• Charlotte Worth

Working from home during lockdown

Reading the posts on one of my flexible working groups on Facebook, I was really saddened to see how many people are having such a hard time juggling working from home. They are spending their whole days chasing their tails and feeling guilty that they haven’t really achieved anything. Worrying that the TV and Nintendo Switch have become their children’s alternate carers. Stressing that their colleagues might think they are skiving because they didn’t get back to them immediately with an answer. On the flip side there are all the people that live on their own, who on paper have plenty of time to do all their work and may be twiddling their thumbs thinking of things to keep them busy. Unlike their colleagues, who might have kids or other caring responsibilities, they might be feeling lonely and craving a little madness and their old interactions with colleagues. Also being on your own and in your own thoughts all day may start to make you doubt your own ability to do your job properly. There is also no one there to suggest or demand that you switch your laptop off and do something more pleasurable. The grass is never greener, just different.

In our normal working day, we have set boundaries. The times we are at work, when we have our lunch, when we stop for a quick catch up with colleagues or have meetings etc. We know where we are and what is expected of us. Since the start of lockdown all this has disappeared, and we have to come to terms with working from home for the foreseeable future.

For some this is the perfect environment. They can simply roll out of bed, grab some breakfast and head straight to their makeshift desk, possibly still in their pyjamas. They might have the tv or radio on or play their favourite music at full blast and just get on with it. In fact, some people are actually complaining of being bored, as they do not have enough work to do and are using this extra time at home to clear cupboards, decorate a room or just catch up on life.

These are the lucky ones. For others they are barely clinging on and are finding the lack of a normal routine very disruptive. It might simply be that they are creatures of habit and need their regular routine and miss the social interactions of other people. Or they are having to juggle the delights of home schooling or caring for relatives, negotiating with their partner on whose turn it is to look after the kids, whilst trying to remain professional at work.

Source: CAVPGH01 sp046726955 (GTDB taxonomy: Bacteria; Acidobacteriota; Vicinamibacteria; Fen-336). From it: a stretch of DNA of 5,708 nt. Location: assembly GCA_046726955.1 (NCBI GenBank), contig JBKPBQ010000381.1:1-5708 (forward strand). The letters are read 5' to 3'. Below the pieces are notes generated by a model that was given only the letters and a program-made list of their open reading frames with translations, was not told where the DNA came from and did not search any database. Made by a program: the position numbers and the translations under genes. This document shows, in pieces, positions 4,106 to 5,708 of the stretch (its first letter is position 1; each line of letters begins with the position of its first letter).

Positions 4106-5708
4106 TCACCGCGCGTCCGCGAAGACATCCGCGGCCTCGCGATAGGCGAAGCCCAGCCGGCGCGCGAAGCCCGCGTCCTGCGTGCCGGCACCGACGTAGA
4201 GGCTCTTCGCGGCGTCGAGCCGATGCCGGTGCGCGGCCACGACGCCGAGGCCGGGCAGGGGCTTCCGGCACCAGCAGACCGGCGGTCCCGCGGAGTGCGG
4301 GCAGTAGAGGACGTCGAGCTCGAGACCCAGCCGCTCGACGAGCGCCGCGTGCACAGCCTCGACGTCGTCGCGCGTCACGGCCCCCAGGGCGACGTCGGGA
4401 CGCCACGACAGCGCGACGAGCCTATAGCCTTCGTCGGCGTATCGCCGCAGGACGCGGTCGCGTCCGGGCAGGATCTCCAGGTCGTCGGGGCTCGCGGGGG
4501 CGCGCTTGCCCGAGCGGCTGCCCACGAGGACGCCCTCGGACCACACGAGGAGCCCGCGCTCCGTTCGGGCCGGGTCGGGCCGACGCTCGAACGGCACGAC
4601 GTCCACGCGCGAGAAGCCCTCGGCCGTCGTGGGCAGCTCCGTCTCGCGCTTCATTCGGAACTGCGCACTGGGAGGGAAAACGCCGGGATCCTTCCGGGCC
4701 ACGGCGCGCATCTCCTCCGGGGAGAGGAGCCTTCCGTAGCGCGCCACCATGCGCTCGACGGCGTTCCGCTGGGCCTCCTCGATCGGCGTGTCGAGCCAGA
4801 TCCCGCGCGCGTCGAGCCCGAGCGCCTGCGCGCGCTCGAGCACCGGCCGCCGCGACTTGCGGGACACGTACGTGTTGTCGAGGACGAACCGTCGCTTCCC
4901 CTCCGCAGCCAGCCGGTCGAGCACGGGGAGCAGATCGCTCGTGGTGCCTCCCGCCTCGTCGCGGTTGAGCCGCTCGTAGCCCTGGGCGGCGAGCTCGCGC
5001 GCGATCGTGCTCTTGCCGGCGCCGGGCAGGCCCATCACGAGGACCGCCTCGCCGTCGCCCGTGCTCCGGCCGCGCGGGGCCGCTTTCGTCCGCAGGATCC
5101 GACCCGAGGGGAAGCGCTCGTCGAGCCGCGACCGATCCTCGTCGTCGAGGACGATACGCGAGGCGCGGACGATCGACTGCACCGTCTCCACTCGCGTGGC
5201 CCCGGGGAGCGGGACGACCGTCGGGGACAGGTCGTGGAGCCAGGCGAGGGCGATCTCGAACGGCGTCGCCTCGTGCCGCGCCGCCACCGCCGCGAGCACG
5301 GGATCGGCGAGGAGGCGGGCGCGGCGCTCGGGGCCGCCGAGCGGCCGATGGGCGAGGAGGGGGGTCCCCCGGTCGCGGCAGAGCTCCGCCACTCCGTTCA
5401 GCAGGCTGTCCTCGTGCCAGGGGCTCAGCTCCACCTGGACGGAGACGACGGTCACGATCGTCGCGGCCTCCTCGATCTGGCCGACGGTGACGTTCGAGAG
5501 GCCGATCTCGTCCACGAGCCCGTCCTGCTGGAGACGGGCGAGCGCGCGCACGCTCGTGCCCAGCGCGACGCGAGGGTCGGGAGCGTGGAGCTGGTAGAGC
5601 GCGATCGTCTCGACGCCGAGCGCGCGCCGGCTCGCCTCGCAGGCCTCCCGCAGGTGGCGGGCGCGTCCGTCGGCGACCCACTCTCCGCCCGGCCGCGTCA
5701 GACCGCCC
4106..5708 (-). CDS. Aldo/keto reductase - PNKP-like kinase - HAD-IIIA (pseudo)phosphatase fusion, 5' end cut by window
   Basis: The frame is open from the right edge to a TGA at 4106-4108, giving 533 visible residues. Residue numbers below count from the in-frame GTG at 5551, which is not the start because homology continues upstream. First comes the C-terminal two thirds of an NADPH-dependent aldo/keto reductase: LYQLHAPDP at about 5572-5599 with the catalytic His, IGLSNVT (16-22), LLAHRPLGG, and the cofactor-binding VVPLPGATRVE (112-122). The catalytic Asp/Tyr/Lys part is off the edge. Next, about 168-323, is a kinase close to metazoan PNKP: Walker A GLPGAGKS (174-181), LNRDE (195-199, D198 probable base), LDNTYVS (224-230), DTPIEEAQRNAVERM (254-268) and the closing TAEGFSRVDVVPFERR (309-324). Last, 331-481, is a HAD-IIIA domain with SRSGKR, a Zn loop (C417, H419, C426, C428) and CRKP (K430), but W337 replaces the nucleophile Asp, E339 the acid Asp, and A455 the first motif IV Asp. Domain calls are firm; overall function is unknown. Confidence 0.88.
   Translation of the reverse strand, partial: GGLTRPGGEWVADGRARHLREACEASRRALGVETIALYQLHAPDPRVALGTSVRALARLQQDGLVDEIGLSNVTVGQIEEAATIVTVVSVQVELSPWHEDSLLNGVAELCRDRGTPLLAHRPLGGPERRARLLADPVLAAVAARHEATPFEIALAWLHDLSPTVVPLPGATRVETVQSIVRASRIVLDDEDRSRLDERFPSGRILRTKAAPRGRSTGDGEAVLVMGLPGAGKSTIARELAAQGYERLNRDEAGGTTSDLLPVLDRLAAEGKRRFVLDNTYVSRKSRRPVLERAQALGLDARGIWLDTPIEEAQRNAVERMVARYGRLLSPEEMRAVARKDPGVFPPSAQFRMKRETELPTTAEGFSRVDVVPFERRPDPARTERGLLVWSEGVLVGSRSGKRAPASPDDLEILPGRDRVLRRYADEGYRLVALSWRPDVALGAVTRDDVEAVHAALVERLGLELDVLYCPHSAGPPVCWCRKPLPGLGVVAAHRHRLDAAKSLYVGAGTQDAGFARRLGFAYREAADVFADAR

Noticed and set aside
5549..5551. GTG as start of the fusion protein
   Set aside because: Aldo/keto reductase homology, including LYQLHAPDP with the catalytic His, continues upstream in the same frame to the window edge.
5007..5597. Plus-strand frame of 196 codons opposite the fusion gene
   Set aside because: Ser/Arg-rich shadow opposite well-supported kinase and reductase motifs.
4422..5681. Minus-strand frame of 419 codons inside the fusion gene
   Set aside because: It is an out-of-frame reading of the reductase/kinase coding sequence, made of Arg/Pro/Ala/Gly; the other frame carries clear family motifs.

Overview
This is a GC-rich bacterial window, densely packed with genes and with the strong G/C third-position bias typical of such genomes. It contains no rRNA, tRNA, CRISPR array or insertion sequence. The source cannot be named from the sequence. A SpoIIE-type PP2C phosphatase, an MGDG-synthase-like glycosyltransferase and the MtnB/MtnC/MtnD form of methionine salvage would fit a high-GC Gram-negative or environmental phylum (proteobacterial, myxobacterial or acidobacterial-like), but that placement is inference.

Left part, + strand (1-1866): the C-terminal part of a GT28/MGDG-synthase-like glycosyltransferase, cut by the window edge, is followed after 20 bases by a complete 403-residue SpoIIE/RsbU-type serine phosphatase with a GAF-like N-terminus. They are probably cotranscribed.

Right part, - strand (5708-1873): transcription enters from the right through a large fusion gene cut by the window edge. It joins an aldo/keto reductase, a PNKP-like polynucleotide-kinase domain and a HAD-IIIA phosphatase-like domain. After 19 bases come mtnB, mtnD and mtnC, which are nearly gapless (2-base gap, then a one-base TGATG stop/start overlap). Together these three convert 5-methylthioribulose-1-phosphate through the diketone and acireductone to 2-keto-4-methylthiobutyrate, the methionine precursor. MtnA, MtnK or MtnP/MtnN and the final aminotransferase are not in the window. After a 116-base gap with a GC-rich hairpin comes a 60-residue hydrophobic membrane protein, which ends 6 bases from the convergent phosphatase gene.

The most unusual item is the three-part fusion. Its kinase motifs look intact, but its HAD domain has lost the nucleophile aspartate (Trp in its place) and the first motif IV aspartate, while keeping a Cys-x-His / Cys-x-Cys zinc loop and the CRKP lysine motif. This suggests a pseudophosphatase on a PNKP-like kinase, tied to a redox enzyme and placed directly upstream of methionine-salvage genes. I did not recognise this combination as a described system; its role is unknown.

During this lockdown period we need to throw the working rule book out the window and make up a new set of rules that work for us and our company. As working teams, we need to be considerate of all the additional responsibilities that some of our colleagues might have. Managers need to rethink how they manage, take their foot off the pedal a bit and trust that their team will get things done. It just might not be at the same time and pace as normal. Ask yourself who in the department has children? How old are the children? Are they a single parent? Do both parents have full time jobs? Are they caring for someone? Do they live alone? Yes, targets still need to be met and tasks completed, but do they really need to happen in the same way that they happened before all this started. Probably not.

An article that I have just read by Laura M Giurge from the London Business School and Vanessa K Bohns from Cornell University suggests three main things to avoid burnout during this unusual period in our lives.

Firstly, they suggest maintaining social and physical boundaries. By this they mean try and differentiate between the work you and social you. Perhaps get dressed for work as you normally would, brush your hair, maybe put on some make up. Walk around the block before you start and finish work, to replace your usual commute.